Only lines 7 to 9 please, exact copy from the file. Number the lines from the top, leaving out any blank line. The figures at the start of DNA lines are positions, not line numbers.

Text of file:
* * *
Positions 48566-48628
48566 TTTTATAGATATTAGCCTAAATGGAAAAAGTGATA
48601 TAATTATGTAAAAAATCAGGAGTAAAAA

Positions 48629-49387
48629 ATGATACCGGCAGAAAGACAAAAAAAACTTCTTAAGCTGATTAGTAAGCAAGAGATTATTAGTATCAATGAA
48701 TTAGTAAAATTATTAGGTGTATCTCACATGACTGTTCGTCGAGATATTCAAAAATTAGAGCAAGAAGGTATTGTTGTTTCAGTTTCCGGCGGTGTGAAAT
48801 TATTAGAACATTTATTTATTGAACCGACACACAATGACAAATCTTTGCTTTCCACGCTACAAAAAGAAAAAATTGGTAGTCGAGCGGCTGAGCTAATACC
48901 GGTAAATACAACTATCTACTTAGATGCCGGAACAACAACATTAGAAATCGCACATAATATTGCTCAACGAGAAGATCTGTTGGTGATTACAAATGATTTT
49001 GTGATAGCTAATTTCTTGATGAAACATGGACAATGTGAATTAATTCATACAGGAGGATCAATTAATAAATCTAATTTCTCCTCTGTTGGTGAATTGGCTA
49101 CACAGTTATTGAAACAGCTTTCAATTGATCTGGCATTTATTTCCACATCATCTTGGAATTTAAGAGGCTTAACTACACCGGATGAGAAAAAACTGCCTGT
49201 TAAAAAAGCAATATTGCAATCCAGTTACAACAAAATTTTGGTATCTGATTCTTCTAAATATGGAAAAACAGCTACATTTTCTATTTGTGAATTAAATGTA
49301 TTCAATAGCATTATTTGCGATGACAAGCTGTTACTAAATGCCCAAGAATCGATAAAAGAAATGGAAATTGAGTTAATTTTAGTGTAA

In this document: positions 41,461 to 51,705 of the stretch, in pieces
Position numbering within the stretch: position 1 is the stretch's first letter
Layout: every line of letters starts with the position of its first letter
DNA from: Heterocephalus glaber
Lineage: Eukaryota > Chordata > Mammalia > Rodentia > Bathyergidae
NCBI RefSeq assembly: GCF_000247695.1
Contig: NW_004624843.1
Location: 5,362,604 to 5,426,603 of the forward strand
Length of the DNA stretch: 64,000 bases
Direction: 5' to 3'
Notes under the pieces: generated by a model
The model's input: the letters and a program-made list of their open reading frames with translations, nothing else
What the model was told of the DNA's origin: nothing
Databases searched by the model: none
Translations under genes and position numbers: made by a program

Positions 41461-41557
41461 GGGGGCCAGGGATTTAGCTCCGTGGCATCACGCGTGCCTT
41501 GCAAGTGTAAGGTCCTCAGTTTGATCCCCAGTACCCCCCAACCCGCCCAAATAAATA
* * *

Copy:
48801 TATTAGAACATTTATTTATTGAACCGACACACAATGACAAATCTTTGCTTTCCACGCTACAAAAAGAAAAAATTGGTAGTCGAGCGGCTGAGCTAATACC
48901 GGTAAATACAACTATCTACTTAGATGCCGGAACAACAACATTAGAAATCGCACATAATATTGCTCAACGAGAAGATCTGTTGGTGATTACAAATGATTTT
49001 GTGATAGCTAATTTCTTGATGAAACATGGACAATGTGAATTAATTCATACAGGAGGATCAATTAATAAATCTAATTTCTCCTCTGTTGGTGAATTGGCTA